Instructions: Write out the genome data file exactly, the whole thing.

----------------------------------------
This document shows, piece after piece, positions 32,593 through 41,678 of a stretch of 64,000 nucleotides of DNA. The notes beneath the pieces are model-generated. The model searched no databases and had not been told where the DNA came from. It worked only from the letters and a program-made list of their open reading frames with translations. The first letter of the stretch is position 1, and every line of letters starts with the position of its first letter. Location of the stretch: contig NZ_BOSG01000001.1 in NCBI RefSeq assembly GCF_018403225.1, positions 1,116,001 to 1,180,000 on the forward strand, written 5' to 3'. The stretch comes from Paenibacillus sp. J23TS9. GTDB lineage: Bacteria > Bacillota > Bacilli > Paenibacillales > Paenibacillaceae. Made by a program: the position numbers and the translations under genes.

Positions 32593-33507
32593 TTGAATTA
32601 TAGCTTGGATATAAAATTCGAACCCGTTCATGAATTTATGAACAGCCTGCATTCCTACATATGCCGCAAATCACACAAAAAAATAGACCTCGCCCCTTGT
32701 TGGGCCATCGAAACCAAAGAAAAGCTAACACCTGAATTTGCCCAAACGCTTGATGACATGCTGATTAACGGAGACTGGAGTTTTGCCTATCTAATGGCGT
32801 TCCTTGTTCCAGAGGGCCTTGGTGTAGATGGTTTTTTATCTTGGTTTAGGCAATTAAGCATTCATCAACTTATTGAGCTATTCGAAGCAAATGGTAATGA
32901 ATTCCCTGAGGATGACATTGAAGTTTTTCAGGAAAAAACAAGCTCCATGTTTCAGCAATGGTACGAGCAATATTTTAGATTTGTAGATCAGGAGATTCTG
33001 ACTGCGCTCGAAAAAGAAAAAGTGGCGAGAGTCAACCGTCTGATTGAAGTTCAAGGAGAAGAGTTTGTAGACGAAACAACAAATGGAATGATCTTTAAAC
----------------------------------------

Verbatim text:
This document shows, piece after piece, positions 32,593 through 41,678 of a stretch of 64,000 nucleotides of DNA. The notes beneath the pieces are model-generated. The model searched no databases and had not been told where the DNA came from. It worked only from the letters and a program-made list of their open reading frames with translations. The first letter of the stretch is position 1, and every line of letters starts with the position of its first letter. Location of the stretch: contig NZ_BOSG01000001.1 in NCBI RefSeq assembly GCF_018403225.1, positions 1,116,001 to 1,180,000 on the forward strand, written 5' to 3'. The stretch comes from Paenibacillus sp. J23TS9. GTDB lineage: Bacteria > Bacillota > Bacilli > Paenibacillales > Paenibacillaceae. Made by a program: the position numbers and the translations under genes.

Positions 32593-33507
32593 TTGAATTA
32601 TAGCTTGGATATAAAATTCGAACCCGTTCATGAATTTATGAACAGCCTGCATTCCTACATATGCCGCAAATCACACAAAAAAATAGACCTCGCCCCTTGT
32701 TGGGCCATCGAAACCAAAGAAAAGCTAACACCTGAATTTGCCCAAACGCTTGATGACATGCTGATTAACGGAGACTGGAGTTTTGCCTATCTAATGGCGT
32801 TCCTTGTTCCAGAGGGCCTTGGTGTAGATGGTTTTTTATCTTGGTTTAGGCAATTAAGCATTCATCAACTTATTGAGCTATTCGAAGCAAATGGTAATGA
32901 ATTCCCTGAGGATGACATTGAAGTTTTTCAGGAAAAAACAAGCTCCATGTTTCAGCAATGGTACGAGCAATATTTTAGATTTGTAGATCAGGAGATTCTG
33001 ACTGCGCTCGAAAAAGAAAAAGTGGCGAGAGTCAACCGTCTGATTGAAGTTCAAGGAGAAGAGTTTGTAGACGAAACAACAAATGGAATGATCTTTAAAC